Secure the Border Act of 2023

Floor Speech

Date: May 10, 2023
Location: Washington, DC


Mr. CORREA. Mr. Speaker, I just want to say that most of my life I have lived on both sides of the border, and since taking over my subcommittee this year, in the last 4 months, I have gone to Laredo, Brownsville, Yuma, El Centro, San Ysidro, Otay; and just Monday, Otay, Tijuana, Mexico.

I am doing this because I think it is important that we leave Washington and go and ask the border agents, go ask the port authorities what is going on, tell me what they need.

I saw these men and women in blue uniforms at our ports of entry. They are very proud of their work. They said: Lou, look, this is 99 percent of the trade we have, the integration of the North American markets. We are making it happen thanks to the investments by Congress in personnel, technology, and infrastructure.

Then they said: But we have to keep out that 1 percent, that fentanyl, those narcotics. They proudly said: We here at the ports of entry are responsible for stopping over 90 percent of the fentanyl that comes into this country.

I asked them, of course: What do you need to do your job better?

They said: We are looking to you in Washington for more support. We are 2,400 personnel down, CBP agents. They said the proposals here by my colleagues on the other side do nothing to support the additional hiring of men and women in blue uniforms. Those blue uniforms are responsible for stopping over 90 percent of the fentanyl that is coming across the border.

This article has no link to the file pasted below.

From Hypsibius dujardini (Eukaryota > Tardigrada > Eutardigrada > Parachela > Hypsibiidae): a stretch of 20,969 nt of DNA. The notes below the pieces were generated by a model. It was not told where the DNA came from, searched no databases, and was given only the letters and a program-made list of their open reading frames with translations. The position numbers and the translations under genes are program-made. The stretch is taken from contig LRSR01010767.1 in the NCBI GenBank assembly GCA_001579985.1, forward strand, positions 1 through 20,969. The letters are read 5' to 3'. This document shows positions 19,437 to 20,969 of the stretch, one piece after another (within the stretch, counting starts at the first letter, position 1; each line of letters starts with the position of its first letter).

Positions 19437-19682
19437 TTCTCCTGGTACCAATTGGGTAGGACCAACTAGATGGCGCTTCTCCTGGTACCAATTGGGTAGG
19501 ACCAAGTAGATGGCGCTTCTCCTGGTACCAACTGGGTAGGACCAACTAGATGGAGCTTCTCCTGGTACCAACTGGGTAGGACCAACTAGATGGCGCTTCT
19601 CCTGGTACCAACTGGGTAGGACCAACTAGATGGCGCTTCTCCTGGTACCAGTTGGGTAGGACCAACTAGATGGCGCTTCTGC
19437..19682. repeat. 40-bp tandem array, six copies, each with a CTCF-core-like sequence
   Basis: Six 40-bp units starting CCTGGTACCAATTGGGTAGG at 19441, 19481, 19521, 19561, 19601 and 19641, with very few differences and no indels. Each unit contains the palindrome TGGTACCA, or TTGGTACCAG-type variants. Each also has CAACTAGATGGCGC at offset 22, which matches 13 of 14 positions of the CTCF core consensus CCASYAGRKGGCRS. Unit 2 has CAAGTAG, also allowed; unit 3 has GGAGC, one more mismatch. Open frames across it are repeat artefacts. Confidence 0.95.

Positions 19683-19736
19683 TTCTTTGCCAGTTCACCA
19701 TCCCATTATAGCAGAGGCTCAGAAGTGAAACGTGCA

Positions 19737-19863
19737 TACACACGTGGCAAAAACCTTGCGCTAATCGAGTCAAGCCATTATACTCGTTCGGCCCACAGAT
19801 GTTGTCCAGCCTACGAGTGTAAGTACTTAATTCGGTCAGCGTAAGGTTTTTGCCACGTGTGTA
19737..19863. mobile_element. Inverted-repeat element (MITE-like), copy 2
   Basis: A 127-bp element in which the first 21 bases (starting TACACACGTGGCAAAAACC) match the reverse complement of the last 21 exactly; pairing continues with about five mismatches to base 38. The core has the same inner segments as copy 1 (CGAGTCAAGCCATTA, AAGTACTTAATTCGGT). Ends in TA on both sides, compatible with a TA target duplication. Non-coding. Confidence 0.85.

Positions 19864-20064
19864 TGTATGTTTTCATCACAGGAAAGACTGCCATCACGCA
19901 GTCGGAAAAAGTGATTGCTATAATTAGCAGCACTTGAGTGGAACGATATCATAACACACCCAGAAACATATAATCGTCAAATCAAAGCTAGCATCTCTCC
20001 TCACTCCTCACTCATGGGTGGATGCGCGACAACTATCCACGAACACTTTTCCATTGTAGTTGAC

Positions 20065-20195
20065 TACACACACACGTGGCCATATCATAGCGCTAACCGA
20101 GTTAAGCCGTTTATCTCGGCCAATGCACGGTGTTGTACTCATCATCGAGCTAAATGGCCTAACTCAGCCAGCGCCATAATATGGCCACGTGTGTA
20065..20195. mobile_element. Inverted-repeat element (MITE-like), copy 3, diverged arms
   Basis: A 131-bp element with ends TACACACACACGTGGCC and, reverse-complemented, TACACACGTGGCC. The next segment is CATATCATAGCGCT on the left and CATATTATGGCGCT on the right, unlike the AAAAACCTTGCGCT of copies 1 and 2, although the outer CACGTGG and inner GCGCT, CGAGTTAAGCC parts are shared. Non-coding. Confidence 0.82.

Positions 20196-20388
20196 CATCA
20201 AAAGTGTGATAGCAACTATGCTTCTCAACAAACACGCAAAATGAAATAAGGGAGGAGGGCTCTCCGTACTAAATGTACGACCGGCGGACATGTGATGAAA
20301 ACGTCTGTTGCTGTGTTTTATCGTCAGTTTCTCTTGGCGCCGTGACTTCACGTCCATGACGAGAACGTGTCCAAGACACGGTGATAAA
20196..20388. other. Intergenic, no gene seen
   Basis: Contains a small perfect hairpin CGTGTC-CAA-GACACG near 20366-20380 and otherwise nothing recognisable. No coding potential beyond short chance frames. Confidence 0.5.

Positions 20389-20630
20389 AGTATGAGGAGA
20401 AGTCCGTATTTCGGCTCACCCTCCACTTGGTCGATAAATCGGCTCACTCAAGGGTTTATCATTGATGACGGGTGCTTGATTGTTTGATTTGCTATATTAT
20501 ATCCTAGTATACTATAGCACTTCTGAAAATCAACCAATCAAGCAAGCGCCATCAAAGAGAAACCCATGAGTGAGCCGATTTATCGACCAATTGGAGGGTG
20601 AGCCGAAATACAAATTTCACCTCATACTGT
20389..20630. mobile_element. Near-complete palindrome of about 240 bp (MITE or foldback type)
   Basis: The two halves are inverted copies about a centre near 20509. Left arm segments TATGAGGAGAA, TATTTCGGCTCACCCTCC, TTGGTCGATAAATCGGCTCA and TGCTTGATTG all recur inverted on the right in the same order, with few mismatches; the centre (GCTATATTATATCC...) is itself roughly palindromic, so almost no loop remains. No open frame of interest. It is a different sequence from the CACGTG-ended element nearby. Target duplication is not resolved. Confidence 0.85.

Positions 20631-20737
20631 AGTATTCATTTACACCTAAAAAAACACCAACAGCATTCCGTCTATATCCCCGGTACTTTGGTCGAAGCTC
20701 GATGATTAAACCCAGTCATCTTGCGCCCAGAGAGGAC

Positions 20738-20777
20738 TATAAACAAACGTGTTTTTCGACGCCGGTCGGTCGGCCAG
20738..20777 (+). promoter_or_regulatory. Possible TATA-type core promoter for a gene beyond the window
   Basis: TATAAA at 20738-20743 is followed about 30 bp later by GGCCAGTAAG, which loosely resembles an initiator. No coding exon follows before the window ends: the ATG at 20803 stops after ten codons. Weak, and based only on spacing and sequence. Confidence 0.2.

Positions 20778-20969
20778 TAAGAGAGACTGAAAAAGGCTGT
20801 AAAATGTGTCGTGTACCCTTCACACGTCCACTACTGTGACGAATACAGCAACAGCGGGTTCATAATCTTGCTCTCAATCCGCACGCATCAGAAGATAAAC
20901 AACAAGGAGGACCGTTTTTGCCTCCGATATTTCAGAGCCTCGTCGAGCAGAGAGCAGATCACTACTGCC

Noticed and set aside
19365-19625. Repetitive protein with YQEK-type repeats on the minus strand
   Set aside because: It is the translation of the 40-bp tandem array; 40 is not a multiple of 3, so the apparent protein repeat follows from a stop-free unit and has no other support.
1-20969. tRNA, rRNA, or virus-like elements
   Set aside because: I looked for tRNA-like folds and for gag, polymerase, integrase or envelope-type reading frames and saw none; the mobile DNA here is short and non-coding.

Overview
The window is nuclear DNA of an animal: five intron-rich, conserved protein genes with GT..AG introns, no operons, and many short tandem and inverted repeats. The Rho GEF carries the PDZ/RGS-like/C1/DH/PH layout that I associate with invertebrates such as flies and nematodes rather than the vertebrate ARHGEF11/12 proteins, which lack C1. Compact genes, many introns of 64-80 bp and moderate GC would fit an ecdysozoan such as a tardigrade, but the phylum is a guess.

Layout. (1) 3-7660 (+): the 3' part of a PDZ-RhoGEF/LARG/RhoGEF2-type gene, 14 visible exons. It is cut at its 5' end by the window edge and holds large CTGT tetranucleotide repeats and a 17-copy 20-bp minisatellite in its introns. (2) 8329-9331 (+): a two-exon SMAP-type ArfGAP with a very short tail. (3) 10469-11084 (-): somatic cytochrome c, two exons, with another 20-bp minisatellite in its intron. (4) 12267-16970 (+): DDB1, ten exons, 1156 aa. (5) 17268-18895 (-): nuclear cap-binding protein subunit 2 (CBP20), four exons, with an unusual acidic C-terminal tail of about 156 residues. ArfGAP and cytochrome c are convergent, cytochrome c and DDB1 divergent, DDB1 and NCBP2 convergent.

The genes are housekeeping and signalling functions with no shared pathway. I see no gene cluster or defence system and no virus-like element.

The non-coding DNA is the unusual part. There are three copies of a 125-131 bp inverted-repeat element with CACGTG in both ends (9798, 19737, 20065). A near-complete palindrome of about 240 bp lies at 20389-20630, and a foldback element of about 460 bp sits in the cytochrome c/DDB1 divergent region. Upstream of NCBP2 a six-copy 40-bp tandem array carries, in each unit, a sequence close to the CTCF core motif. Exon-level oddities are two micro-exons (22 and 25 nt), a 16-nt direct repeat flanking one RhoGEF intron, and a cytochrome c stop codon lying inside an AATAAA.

I proposed amendments to this legislation for better pay, retention, childcare for those workers that have to do forced overtime. All of my amendments were turned down.

If we are serious about stopping fentanyl, we have to invest more in those blue uniforms, and this legislation does absolutely nothing to do that.

Let's be frank here. I have also gone to farmers and small businesses in my district, and they are also very scared. They are scared of becoming criminals. You put in a mandatory E-Verify, and every one of those farmers who employ undocumented farmworkers is going to be criminalized. Every one of those small businesses in my district that are calling me and saying, ``Lou, we need immigration reform,'' will also become criminals because they employ undocumented.

We seem to forget we have a 3.6 percent unemployment rate in this country. Those folks that are coming across the border are disappearing into the fabric of our economic society. They are getting jobs. They are working. They are part of our fabric.

Unless we have immigration reform, unless we have a way to get workers into this country that is teamed up with some of these proposals, it is not going to work. At the end of the day, the private sector that needs workers, folks that need a job will figure out how to make it work.


Mr. CORREA. Mr. Speaker, this bill is not enough. This bill is not about creating a solution. It is simply messaging.

This bill is not addressing the fentanyl problem. The best investments are where it will be stopped at the border.

The bill is not addressing the employment issue. In every sector of our economy, in every State of our Union, we need workers. We don't need to criminalize, make employers criminals for trying to hire somebody to harvest this crop.